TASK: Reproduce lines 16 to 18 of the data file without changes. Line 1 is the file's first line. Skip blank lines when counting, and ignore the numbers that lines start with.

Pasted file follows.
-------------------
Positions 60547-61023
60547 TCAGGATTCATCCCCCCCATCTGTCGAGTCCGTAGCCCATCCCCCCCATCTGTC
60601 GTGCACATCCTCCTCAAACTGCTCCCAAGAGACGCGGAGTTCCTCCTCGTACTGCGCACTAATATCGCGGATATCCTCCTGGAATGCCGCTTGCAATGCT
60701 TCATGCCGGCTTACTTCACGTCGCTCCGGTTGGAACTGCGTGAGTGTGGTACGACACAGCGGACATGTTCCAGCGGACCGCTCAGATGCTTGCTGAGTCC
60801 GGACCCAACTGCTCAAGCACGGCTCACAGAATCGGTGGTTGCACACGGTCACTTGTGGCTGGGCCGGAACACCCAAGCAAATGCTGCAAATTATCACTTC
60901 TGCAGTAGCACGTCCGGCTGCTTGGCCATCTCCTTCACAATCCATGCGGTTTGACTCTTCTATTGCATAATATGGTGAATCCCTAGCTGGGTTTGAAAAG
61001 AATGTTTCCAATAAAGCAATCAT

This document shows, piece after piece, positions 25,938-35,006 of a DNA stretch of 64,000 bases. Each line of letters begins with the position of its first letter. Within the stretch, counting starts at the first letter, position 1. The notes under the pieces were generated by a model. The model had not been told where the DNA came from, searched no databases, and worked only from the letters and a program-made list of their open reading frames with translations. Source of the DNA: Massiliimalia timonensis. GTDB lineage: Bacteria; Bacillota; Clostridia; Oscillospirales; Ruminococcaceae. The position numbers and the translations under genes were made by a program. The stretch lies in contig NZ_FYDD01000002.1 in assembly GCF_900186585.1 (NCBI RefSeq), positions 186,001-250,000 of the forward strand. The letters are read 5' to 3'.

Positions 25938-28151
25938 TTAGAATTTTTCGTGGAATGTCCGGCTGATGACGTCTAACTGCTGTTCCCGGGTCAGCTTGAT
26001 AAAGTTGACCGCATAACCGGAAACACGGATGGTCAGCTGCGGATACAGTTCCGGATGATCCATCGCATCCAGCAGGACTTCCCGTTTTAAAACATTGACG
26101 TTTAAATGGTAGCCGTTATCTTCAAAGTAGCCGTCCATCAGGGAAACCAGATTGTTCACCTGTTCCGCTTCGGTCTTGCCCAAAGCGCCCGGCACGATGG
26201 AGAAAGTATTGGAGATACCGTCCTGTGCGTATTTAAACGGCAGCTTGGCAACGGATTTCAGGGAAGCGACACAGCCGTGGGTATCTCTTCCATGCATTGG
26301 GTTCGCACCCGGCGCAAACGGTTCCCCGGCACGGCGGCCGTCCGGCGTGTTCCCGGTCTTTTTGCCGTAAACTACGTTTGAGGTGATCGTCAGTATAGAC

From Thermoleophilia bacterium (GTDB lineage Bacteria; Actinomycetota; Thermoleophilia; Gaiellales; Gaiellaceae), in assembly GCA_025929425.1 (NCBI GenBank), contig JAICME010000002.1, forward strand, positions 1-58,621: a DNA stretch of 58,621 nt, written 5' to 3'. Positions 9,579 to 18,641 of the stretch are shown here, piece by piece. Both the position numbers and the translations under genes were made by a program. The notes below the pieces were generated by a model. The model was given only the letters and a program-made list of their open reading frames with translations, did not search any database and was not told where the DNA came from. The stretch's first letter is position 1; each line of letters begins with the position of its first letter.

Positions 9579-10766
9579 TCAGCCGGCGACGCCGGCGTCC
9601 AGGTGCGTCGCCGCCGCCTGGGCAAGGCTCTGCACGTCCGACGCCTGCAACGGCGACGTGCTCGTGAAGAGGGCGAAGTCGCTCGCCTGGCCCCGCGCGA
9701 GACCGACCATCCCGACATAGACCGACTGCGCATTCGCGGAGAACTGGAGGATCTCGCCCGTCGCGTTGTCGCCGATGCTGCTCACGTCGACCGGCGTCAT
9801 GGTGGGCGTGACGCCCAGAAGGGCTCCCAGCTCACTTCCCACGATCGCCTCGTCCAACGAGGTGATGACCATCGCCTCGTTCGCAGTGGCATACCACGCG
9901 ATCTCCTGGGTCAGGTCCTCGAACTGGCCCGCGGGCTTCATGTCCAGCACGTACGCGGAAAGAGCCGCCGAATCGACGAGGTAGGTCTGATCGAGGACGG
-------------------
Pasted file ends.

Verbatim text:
Positions 9579-10766
9579 TCAGCCGGCGACGCCGGCGTCC
9601 AGGTGCGTCGCCGCCGCCTGGGCAAGGCTCTGCACGTCCGACGCCTGCAACGGCGACGTGCTCGTGAAGAGGGCGAAGTCGCTCGCCTGGCCCCGCGCGA